40 years go on this date, February 28, 1975, 7 of the 9 killers in the Gold Bar murders of December 29, 1971 were executed by hanging in Changi Prison, Singapore.
Gold Bar Murders
In December 1972, a group of 10 men killed businessman Ngo Cheng Poh and his employees, Leong Chin Woo and Ang Boon Chai, and robbed them of 120 gold bars. Known as the "Gold Bar Murders", it is one of Singapore's more prominent criminal cases. The men responsible were Andrew Chou Hock Guan, his brother David Chou Hock Heng, Augustine Ang, Peter Lim Swee Guan, Alex Yau Hean Thye, Richard James, Stephen Francis, Konesekaran Nagalingam, Ringo Lee Chiew Chwee and Stephen Lee Hock Khoon. Of the group, Augustine Ang was detained indefinitely without trial, and Ringo Lee and Stephen Lee were detained at the president's pleasure as they were under the age of 18. The remaining seven men were hanged on 28 February 1975.
Andrew Chou worked as a ground operations supervisor with Air Vietnam in Singapore. His job enabled him to pass through airport security with ease, and allowed him to establish connections with Air Vietnam staff and aircrew. He became involved in smuggling gold for three syndicates in Singapore: Kee Guan Import-Export Co., Eastern Watch Co. and Lee Tong Heng Import and Export. The gold was brought to Chou’s house, No. 19 Chepstow Close, Serangoon Gardens, to be taken to the airport for loading. In return, he would receive US$5 from the crew members and US$10 from the local consignee for each gold bar.
However, in October 1971, a sum of US$235,000 that had arrived on an Air Vietnam flight went missing. The money was meant to be payment for the gold to the three syndicates and they pressured Chou to find the missing money. Chou suspected that some of the aircrew had stolen the money and was able to recover most of it, but relations with the syndicates were strained after this incident. The syndicates no longer trusted him and no longer sent as many gold consignments for export. Eastern Watch Co. stopped exporting gold through Chou, Lee Tong Heng Import and Export sent only one consignment, while Kee Guan Import-Export Co. continued to work with Chou but sent smaller consignments.
Description of events
With his income from gold smuggling considerably reduced, Chou plotted with his brother, Peter Lim and Augustine Ang to rob and kill whoever sent the next consignment of gold for export. Lim and Ang were tasked with recruiting some extra help, offering S$20,000 each for the job.
On 29 December 1971, Chou received a call from Ngo Cheng Poh, his contact from Kee Guan Import-Export Co. informing him of the next consignment delivery, in which 120 gold bars (worth S$500,000) were to be delivered to Chou’s house later that night. Chou notified Augustine Ang and all the recruits gathered at Chou’s house. At about midnight, Ngo arrived together with his two employees, Leong Chin Woo and Ang Boon Chai. The Chou brothers greeted Ngo and Leong while Ngo’s other employee, Ang, waited in the car. Augustine Ang was called out to help count the gold, while the others hid in Chou's kitchen. As Ngo and Leong watched Ang count the gold, the brothers attacked them from behind, and the other accomplices hiding in the kitchen came out to help. After Ngo and Leong had been killed, Chou dealt with Ngo's other employee similarly.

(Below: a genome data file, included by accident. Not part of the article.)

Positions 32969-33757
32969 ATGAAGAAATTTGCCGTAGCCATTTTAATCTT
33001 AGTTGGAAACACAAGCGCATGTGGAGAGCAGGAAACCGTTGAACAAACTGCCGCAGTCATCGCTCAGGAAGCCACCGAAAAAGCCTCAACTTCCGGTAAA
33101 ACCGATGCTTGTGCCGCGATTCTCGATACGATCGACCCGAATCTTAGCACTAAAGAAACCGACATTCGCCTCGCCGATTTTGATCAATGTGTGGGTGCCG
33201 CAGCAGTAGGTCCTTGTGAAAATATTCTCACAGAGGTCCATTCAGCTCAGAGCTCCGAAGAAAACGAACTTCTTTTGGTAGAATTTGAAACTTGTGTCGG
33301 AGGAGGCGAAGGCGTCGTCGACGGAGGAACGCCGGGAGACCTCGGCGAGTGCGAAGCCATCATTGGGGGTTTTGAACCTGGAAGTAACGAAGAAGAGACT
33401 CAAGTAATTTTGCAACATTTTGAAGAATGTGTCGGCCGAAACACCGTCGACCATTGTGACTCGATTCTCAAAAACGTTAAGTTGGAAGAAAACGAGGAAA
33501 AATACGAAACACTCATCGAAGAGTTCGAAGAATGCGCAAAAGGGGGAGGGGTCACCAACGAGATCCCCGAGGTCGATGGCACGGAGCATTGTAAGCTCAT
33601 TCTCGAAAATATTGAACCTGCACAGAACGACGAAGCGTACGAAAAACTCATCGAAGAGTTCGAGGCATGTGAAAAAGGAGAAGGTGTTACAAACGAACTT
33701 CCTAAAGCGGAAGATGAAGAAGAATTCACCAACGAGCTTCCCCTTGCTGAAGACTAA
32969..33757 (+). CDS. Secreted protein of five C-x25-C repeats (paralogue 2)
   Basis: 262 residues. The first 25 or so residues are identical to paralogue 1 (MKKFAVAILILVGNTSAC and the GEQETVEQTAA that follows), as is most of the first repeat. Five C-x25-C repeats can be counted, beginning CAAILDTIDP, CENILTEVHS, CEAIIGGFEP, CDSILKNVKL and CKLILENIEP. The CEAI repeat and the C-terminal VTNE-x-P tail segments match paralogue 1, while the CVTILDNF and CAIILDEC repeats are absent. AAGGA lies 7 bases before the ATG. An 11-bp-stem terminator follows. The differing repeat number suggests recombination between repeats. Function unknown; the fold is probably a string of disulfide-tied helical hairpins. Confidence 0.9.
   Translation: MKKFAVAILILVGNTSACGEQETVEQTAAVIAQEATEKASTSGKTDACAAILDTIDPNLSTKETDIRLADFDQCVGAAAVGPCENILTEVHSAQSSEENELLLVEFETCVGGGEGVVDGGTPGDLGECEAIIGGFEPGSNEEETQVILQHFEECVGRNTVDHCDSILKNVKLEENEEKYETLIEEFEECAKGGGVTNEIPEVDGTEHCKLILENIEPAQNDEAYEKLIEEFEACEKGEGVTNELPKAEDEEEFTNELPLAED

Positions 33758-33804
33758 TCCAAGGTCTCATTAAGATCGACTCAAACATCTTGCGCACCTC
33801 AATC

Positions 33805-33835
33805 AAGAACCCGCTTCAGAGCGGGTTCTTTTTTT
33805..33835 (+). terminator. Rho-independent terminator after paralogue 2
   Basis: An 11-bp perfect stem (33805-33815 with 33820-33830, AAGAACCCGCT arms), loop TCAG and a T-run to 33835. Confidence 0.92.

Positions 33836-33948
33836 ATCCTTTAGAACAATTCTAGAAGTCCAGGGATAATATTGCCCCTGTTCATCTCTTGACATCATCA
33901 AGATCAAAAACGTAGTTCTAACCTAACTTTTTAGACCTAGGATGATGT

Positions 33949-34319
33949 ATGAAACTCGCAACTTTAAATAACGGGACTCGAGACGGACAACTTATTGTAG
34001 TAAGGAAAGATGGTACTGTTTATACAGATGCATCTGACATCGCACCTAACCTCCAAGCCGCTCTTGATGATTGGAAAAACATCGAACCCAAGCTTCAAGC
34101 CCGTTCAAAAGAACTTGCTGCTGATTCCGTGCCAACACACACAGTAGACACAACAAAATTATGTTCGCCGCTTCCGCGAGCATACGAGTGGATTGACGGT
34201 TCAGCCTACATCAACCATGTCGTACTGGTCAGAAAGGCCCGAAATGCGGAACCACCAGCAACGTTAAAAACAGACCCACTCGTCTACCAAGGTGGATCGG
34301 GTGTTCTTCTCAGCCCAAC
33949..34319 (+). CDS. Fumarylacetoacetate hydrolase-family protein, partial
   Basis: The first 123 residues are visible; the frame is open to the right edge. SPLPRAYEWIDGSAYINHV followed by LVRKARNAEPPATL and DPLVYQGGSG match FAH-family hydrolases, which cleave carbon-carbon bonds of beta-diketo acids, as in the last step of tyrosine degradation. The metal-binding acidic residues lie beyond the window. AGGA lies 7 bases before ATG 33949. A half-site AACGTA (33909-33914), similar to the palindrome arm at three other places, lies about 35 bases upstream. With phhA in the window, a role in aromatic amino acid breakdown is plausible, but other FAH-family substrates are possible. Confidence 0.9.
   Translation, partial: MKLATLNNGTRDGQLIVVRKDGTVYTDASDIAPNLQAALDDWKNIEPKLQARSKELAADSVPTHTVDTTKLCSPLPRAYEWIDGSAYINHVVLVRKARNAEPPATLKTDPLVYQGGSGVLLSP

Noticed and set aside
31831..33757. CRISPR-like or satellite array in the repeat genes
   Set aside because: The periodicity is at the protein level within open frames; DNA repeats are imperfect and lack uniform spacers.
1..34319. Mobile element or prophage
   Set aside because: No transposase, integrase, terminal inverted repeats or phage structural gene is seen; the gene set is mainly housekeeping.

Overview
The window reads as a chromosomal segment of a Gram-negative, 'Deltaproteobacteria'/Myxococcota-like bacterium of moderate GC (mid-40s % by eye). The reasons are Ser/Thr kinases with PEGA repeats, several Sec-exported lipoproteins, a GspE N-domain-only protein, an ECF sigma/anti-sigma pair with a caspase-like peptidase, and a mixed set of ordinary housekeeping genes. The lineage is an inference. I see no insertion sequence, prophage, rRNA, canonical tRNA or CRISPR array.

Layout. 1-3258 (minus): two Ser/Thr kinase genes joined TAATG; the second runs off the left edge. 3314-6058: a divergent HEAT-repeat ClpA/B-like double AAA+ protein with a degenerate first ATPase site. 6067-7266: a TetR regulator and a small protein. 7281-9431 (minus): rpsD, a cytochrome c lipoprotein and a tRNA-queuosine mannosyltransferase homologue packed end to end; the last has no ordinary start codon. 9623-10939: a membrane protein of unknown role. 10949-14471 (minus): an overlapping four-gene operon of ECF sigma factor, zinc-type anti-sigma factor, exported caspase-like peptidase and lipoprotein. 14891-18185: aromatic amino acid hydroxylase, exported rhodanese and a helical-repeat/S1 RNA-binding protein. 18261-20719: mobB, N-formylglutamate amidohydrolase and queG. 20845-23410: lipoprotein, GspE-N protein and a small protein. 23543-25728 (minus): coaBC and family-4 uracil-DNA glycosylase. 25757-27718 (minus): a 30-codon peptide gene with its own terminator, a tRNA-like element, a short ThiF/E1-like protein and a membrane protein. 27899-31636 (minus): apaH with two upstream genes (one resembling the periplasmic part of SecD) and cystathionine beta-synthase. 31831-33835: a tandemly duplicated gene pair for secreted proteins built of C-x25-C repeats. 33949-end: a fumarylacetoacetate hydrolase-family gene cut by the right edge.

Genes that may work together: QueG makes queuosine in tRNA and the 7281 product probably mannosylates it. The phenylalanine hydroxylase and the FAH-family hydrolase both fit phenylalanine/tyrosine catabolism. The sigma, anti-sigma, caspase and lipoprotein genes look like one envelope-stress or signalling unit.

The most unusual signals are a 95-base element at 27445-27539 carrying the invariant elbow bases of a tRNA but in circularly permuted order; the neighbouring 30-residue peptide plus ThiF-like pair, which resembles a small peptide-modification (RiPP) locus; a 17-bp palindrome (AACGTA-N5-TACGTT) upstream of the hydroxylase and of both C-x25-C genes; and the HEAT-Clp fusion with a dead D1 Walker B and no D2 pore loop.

The dead bodies were put into Leong’s car and dumped in thick sludge beside a disused mining pond in Jalan Lembah Bedok. Ngo’s car was disposed of by the other accomplices. The Chou brothers and Ang brought the gold to Catherine Ang (unrelated), a contact who was to arrange for the gold to be sold. Chou called Ngo’s wife, claiming that Ngo and his employees had not delivered the gold.
On 30 December, the police discovered the bodies at Jalan Tiga Ratus following an anonymous tip. Police retrieved 115 gold bars from the home of Catherine Ang, while another five gold bars were found in David Chou’s office at Bayer Singapore Pte. Ltd.
Nine of the 10 men were brought to trial: the Chou brothers, Lim, Yau, Ringo Lee, James, Francis, Nagalingam, Stephen Lee. All nine pleaded not guilty to three joint charges of causing the death of Ngo, Leong and Ang.
Augustine Ang confessed to being an accomplice and participant in the murder of the three men. He became the key prosecution witness in order to save his own life. The murder charges against him were thus withdrawn and he was discharged. However, the discharge did not amount to an acquittal. Ang was arrested and detained under the Criminal Law (Temporary Provisions) Act, which allows the government to detain dangerous criminals without trial for an indefinite period.
In December 1972, Solicitor-General A. W. Ghows made his final submission to Justice Chua and Justice Choor Singh that all nine accused should be found guilty as charged. The accused tried to appeal against the verdict twice, first to the Appeal Court that all nine accused did not have the common objective of killing the victims. The next appeal was made to the Privy Council. Both appeals were unsuccessful. As a last resort, they appealed to President Benjamin Sheares for clemency, but in February 1975, it was reported that the president had rejected their petitions.
Ringo Lee Chiew Chwee and Stephen Lee Hock Khoon escaped the death penalty because they were both under 18 at the time of the murders. They were ordered to be detained at the president’s pleasure. The other seven men, having been found guilty and unsuccessful in their appeals and clemency petitions, were hanged in Changi Prison on 28 February 1975.
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